The New York Times
Touch and Go: A Memoirby Sydney Lewis, Studs Terkel, Norman Dietz (Narrated by)
At nearly ninety-five, Studs Terkel has written about everyone's life, it seems, but his own. In Touch and Go, he offers a memoir that -- embodying/i>/i>
"Anyone who has heard Studs Terkel's voice, never mind met him, knows the vitality of this man, the liveliness, the humor and the largeness of spirit." --Robert Coles, author of Children of Crisis
At nearly ninety-five, Studs Terkel has written about everyone's life, it seems, but his own. In Touch and Go, he offers a memoir that -- embodying the spirit of the man himself -- is youthful, vivacious, and enormous fun.
Terkel begins by taking us back to his early childhood with his father, mother, and two older brothers, describing the hectic life of a family trying to earn a living in Chicago. He then goes on to recall his own experiences -- as a poll watcher charged with stealing votes for the Democratic machine, as a young theatergoer, and eventually as an actor himself in both radio and on the stage -- giving us a brilliant and often hilarious portrait of the Chicago of the 1920s and '30s. He tells of his beginnings as a disc jockey after World War II and as an interviewer and oral historian, a craft he would come to perfect and indeed personify. Finally, he discusses his involvement with progressive politics, leading inevitably to his travails during the McCarthy period, when he was blacklisted and thrown out of work despite having become by then one of the country's most popular TV hosts.
Fans of Studs Terkel will find much to discover in these remarkable reminiscences. Others will be captivated to learn of the unique and eclectic life of one of America's greatest living legends.
About the Author
Born in 1912, Studs Terkel is the bestselling author of twelve books of oral history, including Working, Hard Times, and the Pulitzer Prize-winning The Good War. He is the recipient of numerous awards and honors, including a Presidential National Humanities Medal and the National Book Foundation Medal for Distinguished Contribution to American Letters. He lives in Chicago.
The New York Times
After a lifetime of interviewing others, Terkel finally turns the tape recorder on himself. At least, that's what he would have us think. Terkel's memoir is more a medley of all the extraordinary characters he's encountered through his career, from the adult loners of his youth in Chicago's Wells-Grand Hotel, to New Deal politicians. Terkel details his long journey through law school, the air force, theater, radio, early television, sports commentary, jazz criticism and oral history. Surprisingly, a 12-time author who has built a career on emerging media is a hopeless Luddite. Unskilled with his tape recorder, the bread and butter of an oral historian, Terkel modestly attributes his knack for getting people to open up about their lives to his own "ineptitude" and "slovenliness." This memoir, however, is a fitting portrait of a legendary talent who seeks truth with compassion, intelligence, moxie and panache. Never one to back down from authority, Terkel cracks jokes in law school classrooms and filibusters FBI visits by quoting long passages from Thoreau and Paine. He pogos between decades, reminding the reader that knowing history doesn't mean memorizing chronologies so much as it does attending to the lessons and voices of the past. He laments the "national Alzheimer's" afflicting this country, and fears the consequences if we don't regain consciousness. Americans might get to know their collective past a lot better if all history lessons were as absorbing and entertaining as this one. (Nov.)Copyright 2007 Reed Business Information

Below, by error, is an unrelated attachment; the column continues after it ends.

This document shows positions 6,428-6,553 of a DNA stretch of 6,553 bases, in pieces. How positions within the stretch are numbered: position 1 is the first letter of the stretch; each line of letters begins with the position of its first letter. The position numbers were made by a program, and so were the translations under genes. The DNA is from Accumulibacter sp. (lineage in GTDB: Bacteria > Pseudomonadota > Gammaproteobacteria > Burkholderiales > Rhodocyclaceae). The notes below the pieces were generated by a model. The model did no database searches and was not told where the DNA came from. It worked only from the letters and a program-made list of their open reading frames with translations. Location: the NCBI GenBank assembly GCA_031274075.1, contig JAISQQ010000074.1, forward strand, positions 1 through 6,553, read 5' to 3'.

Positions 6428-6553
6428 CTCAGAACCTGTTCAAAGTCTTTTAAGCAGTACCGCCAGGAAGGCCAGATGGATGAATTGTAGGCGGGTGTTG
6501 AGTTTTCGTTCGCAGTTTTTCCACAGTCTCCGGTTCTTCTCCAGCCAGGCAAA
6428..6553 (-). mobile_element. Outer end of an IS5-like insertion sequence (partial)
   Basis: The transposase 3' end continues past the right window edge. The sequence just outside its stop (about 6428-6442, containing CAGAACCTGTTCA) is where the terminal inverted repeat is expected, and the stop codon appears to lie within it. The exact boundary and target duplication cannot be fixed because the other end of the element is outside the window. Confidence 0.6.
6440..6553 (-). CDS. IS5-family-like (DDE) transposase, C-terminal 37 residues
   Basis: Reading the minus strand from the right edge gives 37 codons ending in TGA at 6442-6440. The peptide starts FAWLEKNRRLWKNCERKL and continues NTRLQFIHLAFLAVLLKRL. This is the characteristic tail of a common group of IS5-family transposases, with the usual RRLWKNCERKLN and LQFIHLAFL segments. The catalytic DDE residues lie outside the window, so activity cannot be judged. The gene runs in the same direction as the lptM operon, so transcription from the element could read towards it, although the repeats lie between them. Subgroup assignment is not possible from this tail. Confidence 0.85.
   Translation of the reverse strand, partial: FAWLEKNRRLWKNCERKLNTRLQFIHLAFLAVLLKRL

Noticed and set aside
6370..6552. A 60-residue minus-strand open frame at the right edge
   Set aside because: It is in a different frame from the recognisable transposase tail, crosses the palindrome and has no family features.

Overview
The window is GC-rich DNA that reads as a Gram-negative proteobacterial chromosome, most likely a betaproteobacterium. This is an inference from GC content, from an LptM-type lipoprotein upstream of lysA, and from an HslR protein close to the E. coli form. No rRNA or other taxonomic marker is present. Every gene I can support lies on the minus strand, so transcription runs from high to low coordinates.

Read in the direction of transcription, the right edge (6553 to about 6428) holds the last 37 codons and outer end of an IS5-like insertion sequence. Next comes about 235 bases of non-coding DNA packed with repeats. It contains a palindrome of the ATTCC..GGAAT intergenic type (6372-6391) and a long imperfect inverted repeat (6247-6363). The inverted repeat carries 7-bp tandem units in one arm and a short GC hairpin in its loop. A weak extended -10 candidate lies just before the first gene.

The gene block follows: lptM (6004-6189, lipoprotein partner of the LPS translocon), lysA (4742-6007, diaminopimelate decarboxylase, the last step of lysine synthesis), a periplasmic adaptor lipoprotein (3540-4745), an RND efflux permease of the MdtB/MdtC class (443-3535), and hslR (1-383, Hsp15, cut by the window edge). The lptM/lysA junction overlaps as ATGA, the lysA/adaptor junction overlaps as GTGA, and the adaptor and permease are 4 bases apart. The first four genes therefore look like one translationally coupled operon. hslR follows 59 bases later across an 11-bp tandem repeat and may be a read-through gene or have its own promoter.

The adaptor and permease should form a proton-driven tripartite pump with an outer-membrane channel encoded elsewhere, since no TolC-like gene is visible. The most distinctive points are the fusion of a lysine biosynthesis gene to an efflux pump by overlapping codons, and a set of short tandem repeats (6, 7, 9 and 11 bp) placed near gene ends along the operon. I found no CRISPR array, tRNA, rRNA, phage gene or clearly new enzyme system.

Having chronicled the lives of nearly everyone else, 95-year-old Pulitzer Prize winner Terkel (The Good War) now tells his own story. He recalls early days in New York and his move to Chicago at age nine. Personalities such as socialist labor leader Eugene V. Debs, statesman William Jennings Bryan, and lawyer Clarence Darrow emerge as Terkel comments on the politics of the 1920s and 1930s, his liberal tendencies apparent even at a young age. After serving in World War II, he worked as a disk jockey and then had a television variety show called Studs' Place. Most compelling, though, are Terkel's reflections on his activities as a progressive during the McCarthy era, when he was blacklisted and thrown out of work despite his show's popularity. He writes of FBI visits to his home and his struggle to make a living. Throughout these reminiscences, he maintains his sense of humor, interest in the common person, and love for the arts. While at times a little disjointed and jumbled, this memoir provides an insightful and fascinating look at America's last century through the eyes of one of its most astute observers. Recommended for large public libraries.
Nancy R. Ives
- Tantor Media, Inc.
- Publication date:
- Edition description:
- Library - Unabridged CD
- Product dimensions:
- 6.70(w) x 6.40(h) x 0.90(d)
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Meet the Author
Sydney Lewis is the author of three oral histories and transcribes for and otherwise assists oral history maestro Studs Terkel.
Studs Terkel (1912–2008) was an actor in radio soap operas, a disk jockey, a radio commentator, and a television emcee, and he is the author of Working and Hard Times: An Oral History of the Great Depression.
Norman Dietz is a writer, an actor, and a solo performer. He has also performed frequently on radio and television, and he has recorded over 150 audiobooks, many of which have earned him awards from AudioFile magazine, the ALA, and Publishers Weekly. Additionally, AudioFile named Norman one of the Best Voices of the Century.
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